This sample of participants was relatively functional and independent, despite a diagnosis of cancer. The mean number of recommendations was 2.1, which is consistent with a prior study that also found a mean of two recommendations in an older adult population (Baitar et al., 2015). Five participants did not have any breast surgery prior to CGA because they were referred to the senior adult oncology program to determine surgical fitness. It was possible for patients to not have positive screening scores or limitations on CGA but still have recommendations based on patient and family requests.
Most CGA recommendations were related to general cancer treatment decisions, such as cancer management plan (treatment with chemotherapy, radiation, or hormonal therapy). Recommendations associated with chemotherapy and surgical fitness were referrals to determine risk and expectations of the visit. In the current study, CGA was designed to influence cancer treatment decisions. Conducting CGA in ambulatory oncology clinics is relatively common; however, the specific ability of CGA to influence cancer treatment decisions is not well-defined (Decoster et al., 2013).
Functional assessment limitations (TUG, ADLS, IADLS, grip strength, falls) often motivated fall education. Many limitations were in grip strength, particularly in the left hand, which is supported by research indicating that 50%–90% of people are right-handed (Holder, 1997). No established norms for grip strength in people aged 75 years or older are included in Jamar (2013). More research is needed to develop norms to determine when physical or occupational therapy may be helpful. The current study did not record the self-recognized dominant hand of each participant.
Fall recommendations commonly were offered by the interprofessional team. The medical center where this study was conducted has a fall clinic, and appointments were made for further evaluation for fall risk. The other fall intervention was education on fall risk reduction. Many patients and families welcomed the teaching and were provided information on high-risk activities associated with falls. Older adults have a higher risk of falls before a cancer diagnosis versus after a cancer diagnosis (Huang, Blackwood, Godoshian, & Pfalzer, 2017). Patients who were classified by TUG as being impaired are at greater risk for falls as well (Kang et al., 2017; Overcash & Rivera, 2008).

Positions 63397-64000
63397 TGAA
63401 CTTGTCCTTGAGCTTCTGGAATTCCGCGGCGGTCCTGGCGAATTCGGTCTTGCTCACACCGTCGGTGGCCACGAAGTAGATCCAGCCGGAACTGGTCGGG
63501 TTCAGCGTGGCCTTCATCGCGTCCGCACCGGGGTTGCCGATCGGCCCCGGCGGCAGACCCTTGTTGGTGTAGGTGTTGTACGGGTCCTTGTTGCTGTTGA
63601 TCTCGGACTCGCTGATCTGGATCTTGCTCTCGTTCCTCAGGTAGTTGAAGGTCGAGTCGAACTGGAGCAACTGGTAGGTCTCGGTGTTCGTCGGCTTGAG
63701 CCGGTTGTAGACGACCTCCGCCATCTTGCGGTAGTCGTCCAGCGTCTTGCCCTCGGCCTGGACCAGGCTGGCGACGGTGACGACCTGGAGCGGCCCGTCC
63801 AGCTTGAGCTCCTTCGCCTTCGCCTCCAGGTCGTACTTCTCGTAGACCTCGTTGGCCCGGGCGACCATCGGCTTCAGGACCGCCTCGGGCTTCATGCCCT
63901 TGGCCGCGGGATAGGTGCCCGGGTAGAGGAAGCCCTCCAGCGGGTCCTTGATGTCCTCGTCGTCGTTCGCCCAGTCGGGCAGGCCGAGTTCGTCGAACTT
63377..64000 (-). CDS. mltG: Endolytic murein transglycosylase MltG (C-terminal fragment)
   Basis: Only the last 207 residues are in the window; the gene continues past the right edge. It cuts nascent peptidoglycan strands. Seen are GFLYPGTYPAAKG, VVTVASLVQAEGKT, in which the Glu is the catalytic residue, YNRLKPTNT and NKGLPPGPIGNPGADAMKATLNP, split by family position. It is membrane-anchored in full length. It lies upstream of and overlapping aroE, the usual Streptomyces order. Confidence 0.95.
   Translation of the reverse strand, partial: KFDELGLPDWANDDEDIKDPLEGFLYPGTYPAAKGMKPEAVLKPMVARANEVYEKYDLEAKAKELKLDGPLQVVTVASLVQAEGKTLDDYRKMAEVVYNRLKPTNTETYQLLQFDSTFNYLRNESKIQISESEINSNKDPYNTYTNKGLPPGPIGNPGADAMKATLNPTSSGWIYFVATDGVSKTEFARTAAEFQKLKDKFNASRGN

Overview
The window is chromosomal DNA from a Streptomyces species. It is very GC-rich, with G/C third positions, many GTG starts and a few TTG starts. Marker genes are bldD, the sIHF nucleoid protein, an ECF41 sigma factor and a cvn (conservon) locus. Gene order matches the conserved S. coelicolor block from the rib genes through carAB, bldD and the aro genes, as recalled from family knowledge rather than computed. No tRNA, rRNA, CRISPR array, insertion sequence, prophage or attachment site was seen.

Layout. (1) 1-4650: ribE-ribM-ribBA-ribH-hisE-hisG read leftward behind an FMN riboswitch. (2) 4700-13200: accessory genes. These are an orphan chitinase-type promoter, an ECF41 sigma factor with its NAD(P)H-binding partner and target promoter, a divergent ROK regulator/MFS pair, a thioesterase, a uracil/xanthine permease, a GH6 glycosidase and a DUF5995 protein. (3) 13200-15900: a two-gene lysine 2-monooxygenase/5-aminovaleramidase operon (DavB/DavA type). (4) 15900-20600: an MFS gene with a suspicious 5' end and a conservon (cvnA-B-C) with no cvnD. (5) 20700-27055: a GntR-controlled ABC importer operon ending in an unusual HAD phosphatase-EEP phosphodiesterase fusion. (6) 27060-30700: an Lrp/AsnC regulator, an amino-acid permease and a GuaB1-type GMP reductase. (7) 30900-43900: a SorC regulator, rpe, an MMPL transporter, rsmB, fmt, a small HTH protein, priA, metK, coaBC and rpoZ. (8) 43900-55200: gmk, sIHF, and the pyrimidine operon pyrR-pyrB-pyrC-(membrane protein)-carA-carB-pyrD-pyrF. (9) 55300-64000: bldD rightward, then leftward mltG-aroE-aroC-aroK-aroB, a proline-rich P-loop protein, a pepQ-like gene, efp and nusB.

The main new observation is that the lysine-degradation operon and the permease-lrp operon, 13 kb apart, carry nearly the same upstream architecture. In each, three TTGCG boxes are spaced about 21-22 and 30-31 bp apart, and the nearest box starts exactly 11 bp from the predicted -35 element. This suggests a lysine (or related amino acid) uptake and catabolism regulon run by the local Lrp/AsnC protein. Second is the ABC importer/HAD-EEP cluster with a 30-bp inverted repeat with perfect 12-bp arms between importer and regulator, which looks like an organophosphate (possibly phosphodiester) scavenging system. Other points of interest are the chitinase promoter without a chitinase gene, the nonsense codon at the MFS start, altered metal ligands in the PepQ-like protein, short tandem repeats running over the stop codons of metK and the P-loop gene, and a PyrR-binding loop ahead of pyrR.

ADLS (23%) and IADLS (32%) scores reflected lower functional impairment compared to screening among older adult inpatients with cancer (64%) (Morin et al., 2012). In situations in which TUG was 12 seconds or more, combined with self-reported ambulatory difficulty, physical therapy was consulted. In many cases, patients can qualify for physical therapy services in their home to enhance lower extremity strength and balance. Patients who had limitations on ADLS and IADLS often required general homecare services, such as help with cleaning and basic activities of daily living. It is important to address any functional limitations to increase physical ability, particularly in people who have mild limitations in activities of daily living (Stineman et al., 2013). Functional limitations were also the motivation for referrals to physical or occupational therapy and to social work.
In the current study, a social worker arranged for housekeeping and other services that met some of the ADLS and IADLS deficits. Transportation, housekeeping, and homecare services were arranged frequently. The social worker also provided emotional and coping support and arranged for participation in the many support groups and activities offered by the cancer center.